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1st May 2020

Duchess’ privacy claim faces initial hurdles

Meghan Markle loses first round of privacy lawsuit against Associated Newspapers.

The Duchess of Sussex suffered a loss today in the first stage of her privacy claim against Associated Newspapers, the publishers of the Mail on Sunday and MailOnline, after a judge ruled part of her case should be struck out.

Judgment was delivered following a remote pre-trial application hearing conducted by Mr Justice Warby sitting at the Royal Courts of Justice in London, on Friday 24 April.

The Duchess is seeking damages for alleged misuse of private information, copyright infringement and breach of the Data Protection Act in respect of the publication of contents of a letter she wrote to her father.

She has previously stated that any damages she may be awarded will be donated to an anti-bullying charity.

Delivering his ruling today, Mr Justice Warby struck out some allegations as being “irrelevant to the purpose for which they are pleaded” while others were struck out as being inadequately particularised. He further ruled it would be disproportionate to litigate the issues raised so that they should be excluded from the scope of the case on case management grounds.

The judge did, however, state some aspects of the case “may be revived if they are put in proper form” and in making his decision “acted so as to confine the case to what is reasonably necessary and proportionate for the purpose of doing justice between these parties”.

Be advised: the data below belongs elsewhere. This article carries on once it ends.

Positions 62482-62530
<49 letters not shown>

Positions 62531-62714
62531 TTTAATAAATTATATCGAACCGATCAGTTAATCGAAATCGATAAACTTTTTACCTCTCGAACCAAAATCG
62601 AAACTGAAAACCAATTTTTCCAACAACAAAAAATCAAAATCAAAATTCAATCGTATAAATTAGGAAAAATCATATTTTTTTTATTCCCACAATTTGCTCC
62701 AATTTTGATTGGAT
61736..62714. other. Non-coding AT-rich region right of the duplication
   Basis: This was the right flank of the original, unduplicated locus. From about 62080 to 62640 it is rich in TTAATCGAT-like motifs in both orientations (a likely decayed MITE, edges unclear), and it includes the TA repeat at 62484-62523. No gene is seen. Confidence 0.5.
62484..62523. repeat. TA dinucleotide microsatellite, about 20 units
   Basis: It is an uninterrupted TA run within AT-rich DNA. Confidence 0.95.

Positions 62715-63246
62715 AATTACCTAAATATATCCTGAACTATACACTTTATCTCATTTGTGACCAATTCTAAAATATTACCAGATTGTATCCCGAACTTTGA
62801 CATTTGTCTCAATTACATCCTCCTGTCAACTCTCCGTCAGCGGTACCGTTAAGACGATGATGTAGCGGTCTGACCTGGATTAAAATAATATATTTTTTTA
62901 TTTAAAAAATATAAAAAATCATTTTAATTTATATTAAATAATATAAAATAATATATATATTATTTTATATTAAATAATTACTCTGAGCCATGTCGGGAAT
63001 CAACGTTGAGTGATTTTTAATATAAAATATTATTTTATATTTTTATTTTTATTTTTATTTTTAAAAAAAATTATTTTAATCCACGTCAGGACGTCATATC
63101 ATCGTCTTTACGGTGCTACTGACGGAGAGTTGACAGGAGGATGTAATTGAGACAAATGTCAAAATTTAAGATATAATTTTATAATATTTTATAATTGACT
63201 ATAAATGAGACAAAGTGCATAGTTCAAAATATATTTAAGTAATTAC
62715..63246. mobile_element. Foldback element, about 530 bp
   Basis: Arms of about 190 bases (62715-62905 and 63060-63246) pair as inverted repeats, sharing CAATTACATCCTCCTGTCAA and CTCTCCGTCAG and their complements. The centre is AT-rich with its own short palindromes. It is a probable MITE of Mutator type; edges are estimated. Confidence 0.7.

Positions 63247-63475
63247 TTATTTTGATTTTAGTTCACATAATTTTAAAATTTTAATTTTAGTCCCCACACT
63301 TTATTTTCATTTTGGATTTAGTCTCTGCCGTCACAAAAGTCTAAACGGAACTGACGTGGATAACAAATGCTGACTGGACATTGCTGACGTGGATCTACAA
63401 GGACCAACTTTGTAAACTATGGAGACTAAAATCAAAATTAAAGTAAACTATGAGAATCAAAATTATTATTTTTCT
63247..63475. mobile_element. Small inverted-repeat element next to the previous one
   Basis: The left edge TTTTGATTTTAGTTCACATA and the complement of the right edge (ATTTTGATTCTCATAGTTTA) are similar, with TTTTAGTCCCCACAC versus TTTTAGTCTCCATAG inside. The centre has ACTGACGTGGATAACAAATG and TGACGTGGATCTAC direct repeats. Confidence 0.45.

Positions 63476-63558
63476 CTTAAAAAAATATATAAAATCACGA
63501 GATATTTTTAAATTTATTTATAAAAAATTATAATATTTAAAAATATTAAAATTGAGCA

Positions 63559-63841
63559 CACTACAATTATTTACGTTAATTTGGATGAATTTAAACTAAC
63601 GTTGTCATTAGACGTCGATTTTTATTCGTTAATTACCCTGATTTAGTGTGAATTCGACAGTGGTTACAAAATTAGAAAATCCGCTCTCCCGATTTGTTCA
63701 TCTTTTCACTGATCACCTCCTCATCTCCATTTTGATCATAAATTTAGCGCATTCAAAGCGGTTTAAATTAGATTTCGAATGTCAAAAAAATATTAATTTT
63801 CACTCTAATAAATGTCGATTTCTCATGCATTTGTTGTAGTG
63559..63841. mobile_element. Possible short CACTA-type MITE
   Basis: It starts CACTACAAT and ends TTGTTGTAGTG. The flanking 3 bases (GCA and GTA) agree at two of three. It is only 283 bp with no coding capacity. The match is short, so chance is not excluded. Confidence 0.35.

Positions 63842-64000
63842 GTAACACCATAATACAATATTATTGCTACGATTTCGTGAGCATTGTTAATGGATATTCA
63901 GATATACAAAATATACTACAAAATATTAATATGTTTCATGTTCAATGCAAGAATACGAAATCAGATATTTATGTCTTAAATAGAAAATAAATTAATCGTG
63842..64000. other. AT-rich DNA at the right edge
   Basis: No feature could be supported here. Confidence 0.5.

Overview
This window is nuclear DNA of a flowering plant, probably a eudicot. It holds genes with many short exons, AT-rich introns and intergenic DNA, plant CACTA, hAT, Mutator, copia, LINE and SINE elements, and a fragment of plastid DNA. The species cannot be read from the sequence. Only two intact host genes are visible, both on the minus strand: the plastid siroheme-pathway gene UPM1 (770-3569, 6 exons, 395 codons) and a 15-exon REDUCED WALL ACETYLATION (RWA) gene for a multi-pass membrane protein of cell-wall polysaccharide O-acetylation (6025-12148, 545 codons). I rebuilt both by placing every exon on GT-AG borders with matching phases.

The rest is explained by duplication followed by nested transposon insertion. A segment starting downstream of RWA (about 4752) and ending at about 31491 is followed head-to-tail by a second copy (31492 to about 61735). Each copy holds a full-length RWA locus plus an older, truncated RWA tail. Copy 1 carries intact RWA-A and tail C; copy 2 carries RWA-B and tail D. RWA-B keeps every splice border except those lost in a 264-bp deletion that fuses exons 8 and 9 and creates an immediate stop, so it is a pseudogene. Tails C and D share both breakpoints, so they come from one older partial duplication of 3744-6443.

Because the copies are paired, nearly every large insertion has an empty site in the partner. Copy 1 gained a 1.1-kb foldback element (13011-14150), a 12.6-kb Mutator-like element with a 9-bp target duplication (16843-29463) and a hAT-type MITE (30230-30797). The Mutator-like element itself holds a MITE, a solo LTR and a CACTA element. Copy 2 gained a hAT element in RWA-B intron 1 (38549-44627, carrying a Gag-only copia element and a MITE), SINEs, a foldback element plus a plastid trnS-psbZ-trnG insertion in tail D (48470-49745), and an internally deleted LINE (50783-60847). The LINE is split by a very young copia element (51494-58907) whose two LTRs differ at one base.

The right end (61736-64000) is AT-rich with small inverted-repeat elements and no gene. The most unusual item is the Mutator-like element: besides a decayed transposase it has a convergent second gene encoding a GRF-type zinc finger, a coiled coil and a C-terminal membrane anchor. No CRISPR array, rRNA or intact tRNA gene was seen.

Mr Justice Warby continued: “I do not consider that the allegations struck out on that basis go to the ‘heart’ of the case…..” It remains to be seen whether the Duchess’ legal team applies to amend her claim in light of today’s ruling.

The full judgment can be viewed here.

The trial is set to be listed for late 2020 or early 2021. It will now focus on whether Ms Markle had a reasonable expectation of privacy in the contents of the letter, and whether publishing extracts was in the public interest and allowed under freedom of expression under Article 10 of the European Convention on Human Rights.

The inclusion of the allegation of copyright infringement is not the first foray into the world of intellectual property for the Duchess, having previously applied for, and then withdrawn, various trade marks around the Duchess and Prince Harry’s names and titles.

For more information about this case, or to discuss any element of intellectual property law, please contact Megan Jefferies.

Thrings’ Litigation teams are conducting successful hearings and trials through the virtual platforms offered by the court’s system. Should you require any advice in relation to data protection, privacy or litigation issues, please get in touch with Ramona Derbyshire.

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